Signet ring cell carcinoma (SRCC) is a rare form of cancer that usually affects the stomach. SRCC is a type of adenocarcinoma, which means that it affects gland cells that are located on the lining of organs (epithelial cells). Cancer is diagnosed by taking a biopsy (or sample) of the tissue and looking at it under a microscope. SRCC is diagnosed when a doctor finds that many of the cells are signet ring cells. Signet ring cells were given their name because they look like old signet rings that were used to place a seal in wax, often used to seal envelopes. These cells have very large spaces used for storage (vacuoles) in the center, which give them their characteristic appearance. SRCC usually starts to grow in the stomach and can spread to other organs such as the lungs, ovaries, or intestines.
Because SRCC usually affects the stomach, common symptoms include abdominal pain, nausea, vomiting, blood in the vomit or stool, loss of appetite, weight loss, and feeling full after eating small meals (early satiety). This cancer has been linked to a mutation in the CDH1 gene, and therefore a family history of this disease may put you at greater risk for developing SRCC. SRCC affects women more than men and can be found in young adults.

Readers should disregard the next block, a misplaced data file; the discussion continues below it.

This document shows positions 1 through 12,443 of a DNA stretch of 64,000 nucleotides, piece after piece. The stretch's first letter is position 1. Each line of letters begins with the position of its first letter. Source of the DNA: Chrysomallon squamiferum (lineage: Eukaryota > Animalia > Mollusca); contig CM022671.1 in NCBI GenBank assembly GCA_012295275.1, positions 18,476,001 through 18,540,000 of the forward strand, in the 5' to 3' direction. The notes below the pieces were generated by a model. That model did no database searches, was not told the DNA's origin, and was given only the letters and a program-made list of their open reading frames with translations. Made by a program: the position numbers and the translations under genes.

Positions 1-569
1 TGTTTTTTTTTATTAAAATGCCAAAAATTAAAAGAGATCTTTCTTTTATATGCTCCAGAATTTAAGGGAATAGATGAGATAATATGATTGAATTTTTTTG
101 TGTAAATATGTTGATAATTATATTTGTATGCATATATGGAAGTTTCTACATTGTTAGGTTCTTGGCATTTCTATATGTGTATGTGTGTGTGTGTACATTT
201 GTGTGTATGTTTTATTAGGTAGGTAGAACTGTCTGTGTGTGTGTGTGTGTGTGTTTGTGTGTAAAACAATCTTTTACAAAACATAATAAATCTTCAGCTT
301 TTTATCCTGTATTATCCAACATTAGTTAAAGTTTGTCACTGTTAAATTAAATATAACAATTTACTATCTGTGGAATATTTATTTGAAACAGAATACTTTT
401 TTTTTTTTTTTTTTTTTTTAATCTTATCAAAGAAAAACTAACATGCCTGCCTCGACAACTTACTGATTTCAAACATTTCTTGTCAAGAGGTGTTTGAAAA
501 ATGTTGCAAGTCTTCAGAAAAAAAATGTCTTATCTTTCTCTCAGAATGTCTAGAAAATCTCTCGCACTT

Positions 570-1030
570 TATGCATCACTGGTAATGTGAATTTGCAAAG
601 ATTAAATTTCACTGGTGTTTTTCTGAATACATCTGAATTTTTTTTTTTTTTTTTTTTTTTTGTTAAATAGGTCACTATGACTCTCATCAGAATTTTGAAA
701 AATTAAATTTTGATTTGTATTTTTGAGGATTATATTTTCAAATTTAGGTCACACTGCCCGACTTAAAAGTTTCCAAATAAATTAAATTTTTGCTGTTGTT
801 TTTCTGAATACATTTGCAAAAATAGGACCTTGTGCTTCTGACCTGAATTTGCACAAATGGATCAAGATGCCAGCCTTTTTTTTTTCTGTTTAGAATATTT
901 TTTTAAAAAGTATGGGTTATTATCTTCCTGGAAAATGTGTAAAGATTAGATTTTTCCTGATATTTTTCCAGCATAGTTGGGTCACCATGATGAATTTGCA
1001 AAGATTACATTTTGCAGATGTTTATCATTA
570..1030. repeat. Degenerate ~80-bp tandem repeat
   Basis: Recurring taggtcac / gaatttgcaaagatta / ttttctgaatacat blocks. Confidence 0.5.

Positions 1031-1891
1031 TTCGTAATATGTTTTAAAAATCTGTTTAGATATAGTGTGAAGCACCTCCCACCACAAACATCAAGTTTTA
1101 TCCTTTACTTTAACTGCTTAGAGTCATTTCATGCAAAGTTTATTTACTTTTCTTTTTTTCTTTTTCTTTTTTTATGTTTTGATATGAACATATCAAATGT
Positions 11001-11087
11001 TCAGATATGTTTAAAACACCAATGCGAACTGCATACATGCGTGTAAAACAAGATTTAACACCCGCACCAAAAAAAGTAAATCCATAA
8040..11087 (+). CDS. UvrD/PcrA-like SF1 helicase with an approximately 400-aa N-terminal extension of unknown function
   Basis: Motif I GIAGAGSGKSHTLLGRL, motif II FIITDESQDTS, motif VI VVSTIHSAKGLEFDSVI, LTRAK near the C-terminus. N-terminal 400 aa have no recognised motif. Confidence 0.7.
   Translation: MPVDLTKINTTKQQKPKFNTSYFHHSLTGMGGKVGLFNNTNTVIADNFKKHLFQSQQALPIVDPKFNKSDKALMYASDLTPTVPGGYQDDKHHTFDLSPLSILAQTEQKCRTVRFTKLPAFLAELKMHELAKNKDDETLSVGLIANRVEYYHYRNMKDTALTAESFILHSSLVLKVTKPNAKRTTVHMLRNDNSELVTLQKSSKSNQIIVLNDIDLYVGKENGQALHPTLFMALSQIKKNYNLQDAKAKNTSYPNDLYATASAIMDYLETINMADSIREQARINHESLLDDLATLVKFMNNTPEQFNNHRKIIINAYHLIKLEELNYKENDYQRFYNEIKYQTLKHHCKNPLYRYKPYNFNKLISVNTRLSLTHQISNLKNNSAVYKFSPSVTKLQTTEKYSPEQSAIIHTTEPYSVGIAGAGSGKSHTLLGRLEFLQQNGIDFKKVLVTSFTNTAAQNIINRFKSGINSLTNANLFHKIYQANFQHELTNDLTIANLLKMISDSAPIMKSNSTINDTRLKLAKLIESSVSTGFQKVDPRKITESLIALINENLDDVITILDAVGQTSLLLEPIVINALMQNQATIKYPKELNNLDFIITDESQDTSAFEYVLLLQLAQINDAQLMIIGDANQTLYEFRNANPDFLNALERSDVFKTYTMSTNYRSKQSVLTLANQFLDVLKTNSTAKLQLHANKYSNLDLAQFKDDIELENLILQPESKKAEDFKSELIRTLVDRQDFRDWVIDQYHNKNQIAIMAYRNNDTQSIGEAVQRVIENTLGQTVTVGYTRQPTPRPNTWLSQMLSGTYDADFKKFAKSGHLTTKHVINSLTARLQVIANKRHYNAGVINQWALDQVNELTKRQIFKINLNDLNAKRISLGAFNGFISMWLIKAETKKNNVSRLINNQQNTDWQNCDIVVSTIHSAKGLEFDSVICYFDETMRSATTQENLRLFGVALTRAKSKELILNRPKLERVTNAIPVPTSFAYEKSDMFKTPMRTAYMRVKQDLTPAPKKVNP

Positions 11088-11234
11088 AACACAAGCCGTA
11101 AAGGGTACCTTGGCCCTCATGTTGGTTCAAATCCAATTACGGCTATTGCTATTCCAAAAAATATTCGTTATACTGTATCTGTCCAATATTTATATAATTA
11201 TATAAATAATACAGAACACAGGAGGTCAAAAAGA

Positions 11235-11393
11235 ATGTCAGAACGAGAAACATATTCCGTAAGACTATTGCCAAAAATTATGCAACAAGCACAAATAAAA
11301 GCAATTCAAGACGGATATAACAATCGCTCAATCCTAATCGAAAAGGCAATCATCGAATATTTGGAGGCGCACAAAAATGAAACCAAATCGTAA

If you are experiencing these symptoms, your doctor may ask about your family history and perform diagnostic tests, such as taking a biopsy of the stomach. This type of cancer can be very dangerous if it is not detected early, so it is very important to see your doctor if you are experiencing these symptoms. Chemotherapy has not proved very effective in fighting this type of cancer. Talk to your doctor about the most current treatment options. Speaking with a genetic counselor may also be helpful to discuss how SRCC is passed through families and possible genetic testing options. Support groups can also be a good source of information and comfort.